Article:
Professor and musician John Collins spoke to the class today on the history of Ghanaian popular music since the late 1800’s. A resident of Ghana since 1952, he has lived, recorded and played a part in the history himself. He packed a lot of fascinating material into his two hours with us. His creative hand drawn timelines and charts (reminiscent of John Cage scores), listening examples and first-hand anecdotes were so interesting to the whole group, and accompanied by the guitar when he played some palm wine music for us. He wove the history and music together in such a way that all of us were transfixed….he really is a living legend. I met him briefly more than twenty years ago in Toronto and was so very pleased and honoured when he agreed to come to present to us.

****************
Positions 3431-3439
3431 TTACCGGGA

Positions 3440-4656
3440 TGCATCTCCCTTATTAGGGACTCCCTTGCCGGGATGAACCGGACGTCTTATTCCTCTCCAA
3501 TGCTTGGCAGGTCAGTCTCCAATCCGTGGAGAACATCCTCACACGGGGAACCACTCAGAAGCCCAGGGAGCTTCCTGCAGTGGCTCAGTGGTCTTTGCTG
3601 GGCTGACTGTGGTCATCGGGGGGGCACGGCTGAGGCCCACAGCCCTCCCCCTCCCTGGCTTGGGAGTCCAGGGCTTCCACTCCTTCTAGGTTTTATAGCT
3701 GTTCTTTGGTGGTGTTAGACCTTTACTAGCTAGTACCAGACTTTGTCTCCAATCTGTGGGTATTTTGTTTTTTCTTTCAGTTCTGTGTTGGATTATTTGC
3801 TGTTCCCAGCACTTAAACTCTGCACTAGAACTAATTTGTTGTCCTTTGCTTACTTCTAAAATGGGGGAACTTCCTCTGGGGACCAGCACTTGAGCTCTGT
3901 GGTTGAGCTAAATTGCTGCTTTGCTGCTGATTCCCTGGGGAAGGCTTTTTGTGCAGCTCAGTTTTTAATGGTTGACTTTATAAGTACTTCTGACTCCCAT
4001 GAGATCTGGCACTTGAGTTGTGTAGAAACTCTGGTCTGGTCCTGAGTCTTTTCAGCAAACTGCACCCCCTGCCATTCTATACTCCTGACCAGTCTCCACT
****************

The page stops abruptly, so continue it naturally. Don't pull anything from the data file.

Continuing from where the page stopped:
At dinner later tonight, we had an animated conversation around the table about the dots that were connected for all of us whether our fields were Music, Gender Studies, Political Science or African Studies. See one below….
Today I was able to apply Jazz lectures with Mark Ferguson from Carleton to the lecture presented to us today by John Collins at Ghana University. Being able to indulge in further knowledge of early music of the 20th century was fascinating! There were several strong comparisons as well as actual personal connections between Ghanaian musicians and American musicians. It was a new experience to realize that the friendship between musicians worldwide has been a part of tradition for many years; John Collins is an incredible scholar and performer. Most definitely an experience I will never forget.
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